Chapter 9

The Shepherd’s Story

‘Your Majesty,’ said Herringbone, hurrying towards King Fred, who’d just risen from the throne. ‘There is a shepherd from the Marshlands here to petition you, sire. He’s a little late – I could send him away, if Your Majesty wants his lunch?’

‘A Marshlander!’ said Spittleworth, waving his scented handkerchief beneath his nose. ‘Imagine, sire!’

‘Dashed impertinence, being late for the king,’ said Flapoon.

‘No,’ said Fred, after a brief hesitation. ‘No – if the poor fellow has travelled this far, we shall see him. Send him in, Herringbone.’

The Chief Advisor was delighted at this further evidence of a new, kind, and considerate king, and hurried off to the double doors to tell the guards to let the shepherd inside. The king settled himself back on his throne and Spittleworth and Flapoon sat back down on their chairs, their expressions sour.

The old man who now tottered up the long red carpet towards the throne was very weather-beaten and rather dirty, with a straggly beard, and ragged, patched clothes. He snatched off his cap as he approached the king, looking thoroughly frightened, and when he reached the place where people usually bowed or curtsied, he fell to his knees instead.

‘Your Majesty!’ he wheezed.

‘Your Maaaaaa-jesty,’ Spittleworth imitated him softly, making the old shepherd sound like a sheep.

Flapoon’s chins trembled with silent laughter.

‘Your Majesty,’ continued the shepherd, ‘I have travelled for five long days for to see ye. It has been a hard journey. I has ridden in hayricks when I could, and walked when I couldn’t, and my boots is all holes—’

‘Oh, get on with it, do,’ muttered Spittleworth, his long nose still buried in his handkerchief.

‘—but all the time I was travelling, I thought of old Patch, sire, and how ye’d help me if I could but reach the palace—’

‘What is “old Patch”, good fellow?’ asked the king, his eyes upon the shepherd’s much-darned trousers.

‘’Tis my old dog, sire – or was, I should perhaps say,’ replied the shepherd, his eyes filling with tears.

‘Ah,’ said King Fred, fumbling with the money purse at his belt. ‘Then, good shepherd, take these few gold coins and buy yourself a new—’

‘Nay, sire, thank ye, but it bain’t a question of the gold,’ said the shepherd. ‘I can find meself a puppy easy enough, though it’ll never match old Patch.’ The shepherd wiped his nose on his sleeve. Spittleworth shuddered.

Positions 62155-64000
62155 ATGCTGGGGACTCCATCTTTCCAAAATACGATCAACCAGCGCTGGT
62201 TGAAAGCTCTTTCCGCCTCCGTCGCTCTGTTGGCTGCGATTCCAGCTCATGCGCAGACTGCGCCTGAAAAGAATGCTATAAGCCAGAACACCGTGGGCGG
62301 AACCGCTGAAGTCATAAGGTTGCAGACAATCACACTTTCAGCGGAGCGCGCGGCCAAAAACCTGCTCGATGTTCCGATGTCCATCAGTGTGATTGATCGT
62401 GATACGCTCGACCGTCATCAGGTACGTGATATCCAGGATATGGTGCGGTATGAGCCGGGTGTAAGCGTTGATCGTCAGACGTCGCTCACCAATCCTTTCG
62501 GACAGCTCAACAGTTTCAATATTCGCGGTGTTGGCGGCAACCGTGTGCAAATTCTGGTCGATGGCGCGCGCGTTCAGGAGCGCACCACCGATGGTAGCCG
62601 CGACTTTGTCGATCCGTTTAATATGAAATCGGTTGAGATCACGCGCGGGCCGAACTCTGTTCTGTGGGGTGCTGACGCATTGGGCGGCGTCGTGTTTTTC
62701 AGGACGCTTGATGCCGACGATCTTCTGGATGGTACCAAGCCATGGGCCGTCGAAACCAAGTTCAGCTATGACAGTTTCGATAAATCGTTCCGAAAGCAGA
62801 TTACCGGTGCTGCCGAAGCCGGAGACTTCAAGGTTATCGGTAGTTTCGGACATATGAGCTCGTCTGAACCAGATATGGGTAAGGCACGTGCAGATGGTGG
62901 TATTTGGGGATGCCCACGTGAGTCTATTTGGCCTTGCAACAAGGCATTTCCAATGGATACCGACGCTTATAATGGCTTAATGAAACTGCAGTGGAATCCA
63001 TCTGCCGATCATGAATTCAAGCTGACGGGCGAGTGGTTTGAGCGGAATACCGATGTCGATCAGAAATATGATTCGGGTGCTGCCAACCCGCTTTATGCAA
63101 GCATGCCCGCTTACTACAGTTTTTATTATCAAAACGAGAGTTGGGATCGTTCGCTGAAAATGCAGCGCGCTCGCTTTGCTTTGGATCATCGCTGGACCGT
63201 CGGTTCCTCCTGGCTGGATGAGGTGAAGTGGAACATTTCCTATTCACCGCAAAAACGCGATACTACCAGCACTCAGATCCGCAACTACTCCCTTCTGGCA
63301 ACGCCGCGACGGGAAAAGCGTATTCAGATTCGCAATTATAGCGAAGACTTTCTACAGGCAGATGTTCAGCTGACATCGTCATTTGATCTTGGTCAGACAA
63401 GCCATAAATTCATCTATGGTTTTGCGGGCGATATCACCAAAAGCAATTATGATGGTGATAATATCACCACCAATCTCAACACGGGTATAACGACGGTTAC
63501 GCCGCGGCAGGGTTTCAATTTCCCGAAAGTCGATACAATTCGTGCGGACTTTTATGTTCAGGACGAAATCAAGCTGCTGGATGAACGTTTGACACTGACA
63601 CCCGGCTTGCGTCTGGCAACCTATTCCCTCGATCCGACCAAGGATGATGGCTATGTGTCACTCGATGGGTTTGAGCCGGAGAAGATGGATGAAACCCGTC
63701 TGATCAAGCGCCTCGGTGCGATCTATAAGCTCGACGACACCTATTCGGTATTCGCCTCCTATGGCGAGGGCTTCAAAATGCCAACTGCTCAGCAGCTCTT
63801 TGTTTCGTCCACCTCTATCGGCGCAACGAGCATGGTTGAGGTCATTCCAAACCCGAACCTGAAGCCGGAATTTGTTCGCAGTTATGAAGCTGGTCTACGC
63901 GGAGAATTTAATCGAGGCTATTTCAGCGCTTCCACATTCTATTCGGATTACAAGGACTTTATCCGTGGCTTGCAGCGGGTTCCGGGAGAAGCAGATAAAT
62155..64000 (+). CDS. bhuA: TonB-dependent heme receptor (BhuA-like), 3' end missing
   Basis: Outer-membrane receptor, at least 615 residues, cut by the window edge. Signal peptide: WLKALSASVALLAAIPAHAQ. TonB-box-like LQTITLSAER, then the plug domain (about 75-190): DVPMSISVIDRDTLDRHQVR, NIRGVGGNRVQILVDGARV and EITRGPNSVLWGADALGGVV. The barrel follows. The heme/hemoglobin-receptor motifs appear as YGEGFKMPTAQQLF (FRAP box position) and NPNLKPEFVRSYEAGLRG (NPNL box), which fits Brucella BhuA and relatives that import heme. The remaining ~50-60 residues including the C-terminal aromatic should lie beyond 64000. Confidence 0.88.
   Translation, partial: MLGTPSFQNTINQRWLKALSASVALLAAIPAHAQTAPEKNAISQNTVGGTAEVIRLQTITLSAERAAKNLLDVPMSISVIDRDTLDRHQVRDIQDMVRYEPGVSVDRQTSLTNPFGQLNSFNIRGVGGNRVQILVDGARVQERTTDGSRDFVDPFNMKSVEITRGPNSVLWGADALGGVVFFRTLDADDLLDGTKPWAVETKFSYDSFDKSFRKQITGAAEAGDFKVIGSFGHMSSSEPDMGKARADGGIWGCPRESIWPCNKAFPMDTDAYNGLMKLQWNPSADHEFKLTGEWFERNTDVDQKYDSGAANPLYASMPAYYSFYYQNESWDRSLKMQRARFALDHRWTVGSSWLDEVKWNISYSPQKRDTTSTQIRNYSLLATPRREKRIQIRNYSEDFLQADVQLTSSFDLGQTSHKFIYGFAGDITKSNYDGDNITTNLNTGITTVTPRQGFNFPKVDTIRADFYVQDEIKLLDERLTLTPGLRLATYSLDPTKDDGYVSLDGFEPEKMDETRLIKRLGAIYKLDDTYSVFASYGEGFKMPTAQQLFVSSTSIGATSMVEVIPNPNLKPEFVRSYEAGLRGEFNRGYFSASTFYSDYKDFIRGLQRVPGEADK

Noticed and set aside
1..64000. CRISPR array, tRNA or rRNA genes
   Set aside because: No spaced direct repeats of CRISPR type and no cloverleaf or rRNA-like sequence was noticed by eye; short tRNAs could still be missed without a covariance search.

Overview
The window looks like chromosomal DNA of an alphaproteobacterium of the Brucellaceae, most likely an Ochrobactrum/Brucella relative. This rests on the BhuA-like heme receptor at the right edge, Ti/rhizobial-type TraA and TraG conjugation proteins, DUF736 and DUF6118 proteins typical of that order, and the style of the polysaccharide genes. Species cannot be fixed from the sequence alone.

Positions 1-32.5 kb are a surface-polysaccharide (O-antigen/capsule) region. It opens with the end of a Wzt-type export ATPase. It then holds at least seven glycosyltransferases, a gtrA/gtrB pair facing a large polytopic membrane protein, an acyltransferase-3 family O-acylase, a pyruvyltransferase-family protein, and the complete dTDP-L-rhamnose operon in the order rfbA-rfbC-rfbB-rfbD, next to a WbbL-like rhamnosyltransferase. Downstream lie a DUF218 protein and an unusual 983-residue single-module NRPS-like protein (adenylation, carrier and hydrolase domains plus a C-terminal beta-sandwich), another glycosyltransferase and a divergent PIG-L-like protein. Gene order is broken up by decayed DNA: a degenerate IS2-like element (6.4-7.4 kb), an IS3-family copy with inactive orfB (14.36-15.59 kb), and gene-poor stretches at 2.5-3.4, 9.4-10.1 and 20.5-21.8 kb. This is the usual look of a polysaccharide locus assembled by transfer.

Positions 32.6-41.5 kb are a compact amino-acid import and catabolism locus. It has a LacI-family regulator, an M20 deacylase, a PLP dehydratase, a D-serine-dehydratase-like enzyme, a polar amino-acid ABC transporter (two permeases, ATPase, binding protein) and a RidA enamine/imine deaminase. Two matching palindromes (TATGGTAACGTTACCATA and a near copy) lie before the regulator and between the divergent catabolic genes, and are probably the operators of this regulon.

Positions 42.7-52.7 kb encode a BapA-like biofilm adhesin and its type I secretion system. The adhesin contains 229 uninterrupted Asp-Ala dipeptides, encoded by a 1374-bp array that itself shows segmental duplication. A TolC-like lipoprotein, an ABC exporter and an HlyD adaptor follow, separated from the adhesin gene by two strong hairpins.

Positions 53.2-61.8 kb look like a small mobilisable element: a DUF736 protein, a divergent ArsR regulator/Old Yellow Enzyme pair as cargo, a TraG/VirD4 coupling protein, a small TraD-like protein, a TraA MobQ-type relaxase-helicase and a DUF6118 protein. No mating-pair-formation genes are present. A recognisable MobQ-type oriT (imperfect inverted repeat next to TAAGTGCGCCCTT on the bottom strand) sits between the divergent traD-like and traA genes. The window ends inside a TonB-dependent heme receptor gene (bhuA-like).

‘Well, then, why have you come to me?’ asked King Fred, as kindly as he knew how.

‘To tell ye, sire, how Patch met his end.’

‘Ah,’ said King Fred, his eyes wandering to the golden clock on the mantelpiece. ‘Well, we’d love to hear the story, but we are rather wanting our lunch—’

‘’Twas the Ickabog that ate him, sire,’ said the shepherd.

There was an astonished silence, and then Spittleworth and Flapoon burst out laughing.

The shepherd’s eyes overflowed with tears which fell sparkling onto the red carpet.

‘Ar, they’ve laughed at me from Jeroboam to Chouxville, sire, when I’ve told ’em why I was coming to see ye. Laughed themselves silly, they have, and told me I was daft in the head. But I seen the monster with me own two eyes, and so did poor Patch, afore he was ate.’

King Fred felt a strong urge to laugh along with the two lords. He wanted his lunch and he wanted to get rid of the old shepherd, but at the same time, that horrid little voice was whispering selfish, vain, and cruel inside his head.

‘Why don’t you tell me what happened?’ King Fred said to the shepherd, and Spittleworth and Flapoon stopped laughing at once.

‘Well, sire,’ said the shepherd, wiping his nose on his sleeve again, ‘’twas twilight and right foggy and Patch and me was walking home round the edge of the marsh. Patch sees a marshteazle—’

‘Sees a what?’ asked King Fred.

‘A marshteazle, sire. Them’s bald rat-like things what lives in the marsh. Not bad in pies if ye don’t mind the tails.’

Flapoon looked queasy.

‘So Patch sees the marshteazle,’ the shepherd continued, ‘and he gives chase. I shouts for Patch and shouts, sire, but he was too busy to come back. And then, sire, I hears a yelp. “Patch!” I cries. “Patch! What’s got ye, lad?” But Patch don’t come back, sire. And then I sees it, through the fog,’ said the shepherd in a low voice. ‘Huge, it is, with eyes like lanterns and a mouth as wide as that there throne, and its wicked teeth shining at me. And I forgets old Patch, sire, and I runs and runs and runs all the way home. And next day I sets off, sire, to come and see ye. The Ickabog ate me dog, sire, and I wants it punished!’

The king looked down at the shepherd for a few seconds. Then, very slowly, he got to his feet.

‘Shepherd,’ said the king, ‘we shall travel north this very day to investigate the matter of the Ickabog once and for all. If any trace of the creature can be found, you may rest assured that it shall be tracked to its lair and punished for its impudence in taking your dog. Now, take these few gold coins and hire yourself a ride back home in a haycart!

‘My lords,’ said the king, turning to the stunned Spittleworth and Flapoon, ‘pray change into your riding gear and follow me to the stables. There is a new hunt afoot!’

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